What is the Form of Production for a Database?


Defendants in a discovery dispute produced data from a timekeeping database as PDF’s.

The Plaintiffs objected, arguing their expert would need to spend 300 to 500 hours converting the PDF’s into a database.

The Defendants countered that it would take a team of three to four people between three to four days to write a script to convert their timekeeping export to a report in a .CVS format, because the system natively exported PDF’s as its reporting feature. Castillon v. Corr. Corp. of Am., 2014 U.S. Dist. LEXIS 17950, 9-10 (D. Idaho Feb. 7, 2014).

So, what is the proper form of production of the data?

The Court explained that the Plaintiffs did not state the form of production in their request. As such, the Defendant had to produce the ESI as it is ordinarily maintained or in a reasonably useable form pursuant to Rule 34. The Court found that the Defendant had “sufficiently shown that any report or other extraction of data from the Kronos system is natively produced in a searchable .pdf format. Because Defendant has already produced the Kronos data in that format, it is not required to re-produce it in a different form.” Castillon, at *9-10.

The Court further stated that searchable PDF’s is a reasonably useable form that could be “easily searched.” Castillon, at *10.

Bow Tie Thoughts 

The Star Trek fan in me did not at all find it ironic that data from a timekeeping system named Kronos would end up in a discovery dispute, because it is after all the Klingon home world.

Geeks aside, it is very important to think about how you want to review data from a database when drafting a discovery request. What form will best help your expert? Has this issue been discussed at the meet & confer? Since a searchable database would likely  benefit both parties if discussed at the Rule 26(f) conference, would both parties be willing to split the cost of preparing a script?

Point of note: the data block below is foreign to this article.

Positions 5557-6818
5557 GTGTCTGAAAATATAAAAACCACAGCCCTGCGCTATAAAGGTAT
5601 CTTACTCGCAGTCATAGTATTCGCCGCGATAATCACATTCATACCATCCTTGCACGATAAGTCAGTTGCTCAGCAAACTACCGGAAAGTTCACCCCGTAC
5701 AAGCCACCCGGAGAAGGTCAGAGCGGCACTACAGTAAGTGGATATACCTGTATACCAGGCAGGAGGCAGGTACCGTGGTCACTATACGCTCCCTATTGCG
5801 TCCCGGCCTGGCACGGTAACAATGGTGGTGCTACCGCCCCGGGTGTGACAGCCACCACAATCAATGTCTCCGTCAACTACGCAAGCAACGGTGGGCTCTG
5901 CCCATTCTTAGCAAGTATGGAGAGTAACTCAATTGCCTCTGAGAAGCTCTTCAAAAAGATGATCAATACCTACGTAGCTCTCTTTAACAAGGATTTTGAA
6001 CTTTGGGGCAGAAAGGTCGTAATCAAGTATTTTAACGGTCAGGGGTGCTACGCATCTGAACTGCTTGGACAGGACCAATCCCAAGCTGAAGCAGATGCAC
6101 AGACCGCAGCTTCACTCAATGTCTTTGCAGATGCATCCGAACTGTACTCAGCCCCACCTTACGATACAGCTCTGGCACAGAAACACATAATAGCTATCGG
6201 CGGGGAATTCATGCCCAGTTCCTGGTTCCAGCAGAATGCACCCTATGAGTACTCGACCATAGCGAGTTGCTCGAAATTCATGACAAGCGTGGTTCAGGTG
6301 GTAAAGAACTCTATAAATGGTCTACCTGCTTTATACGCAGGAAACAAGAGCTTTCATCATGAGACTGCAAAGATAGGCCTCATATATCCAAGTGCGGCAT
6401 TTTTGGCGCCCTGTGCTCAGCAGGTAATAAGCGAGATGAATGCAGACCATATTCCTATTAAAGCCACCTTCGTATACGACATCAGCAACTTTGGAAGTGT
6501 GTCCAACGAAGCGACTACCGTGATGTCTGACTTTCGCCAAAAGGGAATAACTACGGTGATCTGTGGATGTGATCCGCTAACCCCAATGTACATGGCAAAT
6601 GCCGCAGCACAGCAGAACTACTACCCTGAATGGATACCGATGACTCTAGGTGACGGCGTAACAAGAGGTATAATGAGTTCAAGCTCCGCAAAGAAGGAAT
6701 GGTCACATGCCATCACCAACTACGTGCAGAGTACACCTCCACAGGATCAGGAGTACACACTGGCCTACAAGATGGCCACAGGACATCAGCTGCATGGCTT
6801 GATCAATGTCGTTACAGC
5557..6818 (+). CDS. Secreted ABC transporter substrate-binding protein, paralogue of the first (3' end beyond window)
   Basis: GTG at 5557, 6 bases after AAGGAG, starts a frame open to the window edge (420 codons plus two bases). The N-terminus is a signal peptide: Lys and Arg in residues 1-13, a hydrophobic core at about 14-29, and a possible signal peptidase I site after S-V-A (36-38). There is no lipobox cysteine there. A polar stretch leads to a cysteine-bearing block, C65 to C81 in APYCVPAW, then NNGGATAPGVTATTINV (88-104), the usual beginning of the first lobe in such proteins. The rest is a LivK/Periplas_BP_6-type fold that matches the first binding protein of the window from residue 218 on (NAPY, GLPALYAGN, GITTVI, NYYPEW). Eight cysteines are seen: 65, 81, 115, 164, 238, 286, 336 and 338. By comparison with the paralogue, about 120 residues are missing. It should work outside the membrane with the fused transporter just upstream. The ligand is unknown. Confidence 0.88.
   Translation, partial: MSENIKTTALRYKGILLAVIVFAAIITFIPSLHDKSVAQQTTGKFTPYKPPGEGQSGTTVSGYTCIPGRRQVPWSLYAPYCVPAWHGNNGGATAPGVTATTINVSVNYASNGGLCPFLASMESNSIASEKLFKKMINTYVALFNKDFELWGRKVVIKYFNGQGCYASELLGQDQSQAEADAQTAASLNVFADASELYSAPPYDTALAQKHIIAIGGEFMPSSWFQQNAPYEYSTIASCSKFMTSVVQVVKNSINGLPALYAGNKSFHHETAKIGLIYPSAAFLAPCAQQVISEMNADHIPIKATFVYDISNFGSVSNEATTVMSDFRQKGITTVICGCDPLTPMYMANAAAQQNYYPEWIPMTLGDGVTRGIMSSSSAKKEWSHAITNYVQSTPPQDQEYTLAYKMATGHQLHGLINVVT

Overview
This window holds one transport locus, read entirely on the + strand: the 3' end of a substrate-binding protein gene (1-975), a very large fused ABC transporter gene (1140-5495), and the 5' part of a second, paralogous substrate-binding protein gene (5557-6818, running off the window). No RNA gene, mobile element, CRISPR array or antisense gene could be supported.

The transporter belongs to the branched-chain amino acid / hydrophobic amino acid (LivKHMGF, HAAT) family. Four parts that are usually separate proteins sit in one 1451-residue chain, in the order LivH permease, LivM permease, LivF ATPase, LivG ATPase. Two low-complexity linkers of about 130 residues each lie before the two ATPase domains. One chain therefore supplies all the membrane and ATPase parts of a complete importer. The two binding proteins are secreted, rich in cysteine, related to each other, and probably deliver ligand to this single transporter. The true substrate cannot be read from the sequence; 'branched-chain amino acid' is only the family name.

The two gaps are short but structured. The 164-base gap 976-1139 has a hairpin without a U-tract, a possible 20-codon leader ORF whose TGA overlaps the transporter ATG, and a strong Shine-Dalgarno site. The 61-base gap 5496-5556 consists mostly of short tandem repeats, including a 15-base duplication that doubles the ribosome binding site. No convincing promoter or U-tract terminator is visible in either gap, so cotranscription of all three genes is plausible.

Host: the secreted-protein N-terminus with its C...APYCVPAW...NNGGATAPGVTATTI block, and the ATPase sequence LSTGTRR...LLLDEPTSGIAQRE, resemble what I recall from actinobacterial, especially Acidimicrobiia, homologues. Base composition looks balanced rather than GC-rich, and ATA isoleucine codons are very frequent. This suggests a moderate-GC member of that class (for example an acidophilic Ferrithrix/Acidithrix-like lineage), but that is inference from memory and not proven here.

These issues are best resolved prior to motion practice. Litigation often has surprises such as this one. Finding out the format of database exports is a very important topic to add to a Rule 26(f) conference if you expect a database to be at issue in a case.


2 thoughts on “What is the Form of Production for a Database?

  1. First, databases need to be discussed early in the case when parties are formalizing ESI stipulations and starting the M&C process. There needs to be a clear understanding of how the structured data is stored, maintained and backed up as well as the built in reporting/exporting functions. This is one of those areas that really should not be confrontational or things can go sideways very quickly resulting in increased costs for both parties and potential for an unhappy judge (discovery hint: that’s bad). I try to encourage both parties to define a protocol that ensures there is a sound preservation made of the database from a recent backup or export to revert to in case there are questions down the road. It’s not always practical, easy or useable to make a simply forensic copy of these types of data-stores so both parties need to agree to what makes the most sense. Its OK IMO to use the live database unless the it can be virtualized or stood up in a test environment (there can be a lot of extra costs here that can be unduly burdensome so be prepared for cost shifting/sharing if you need to go this route). Then, parties need to agree to a set of search strings and reporting and have experts from both parties be involved in the querying of the database and running of the reports so there is not a discovery dispute over the data in the reports. Audit logs of changes to the database should be readily available to show what happened as part of the litigation hold strategy. Both parties need to be flexible with each other and understand that there may be additional searches that need to be run and set discovery schedules accordingly. Also, testing of sample reports is useful early on so parties will know what comes out to gauge how well the reports will display in their discovery drug platform of choice.

    These are part of some database discovery strategies that I found effective – ymmv.

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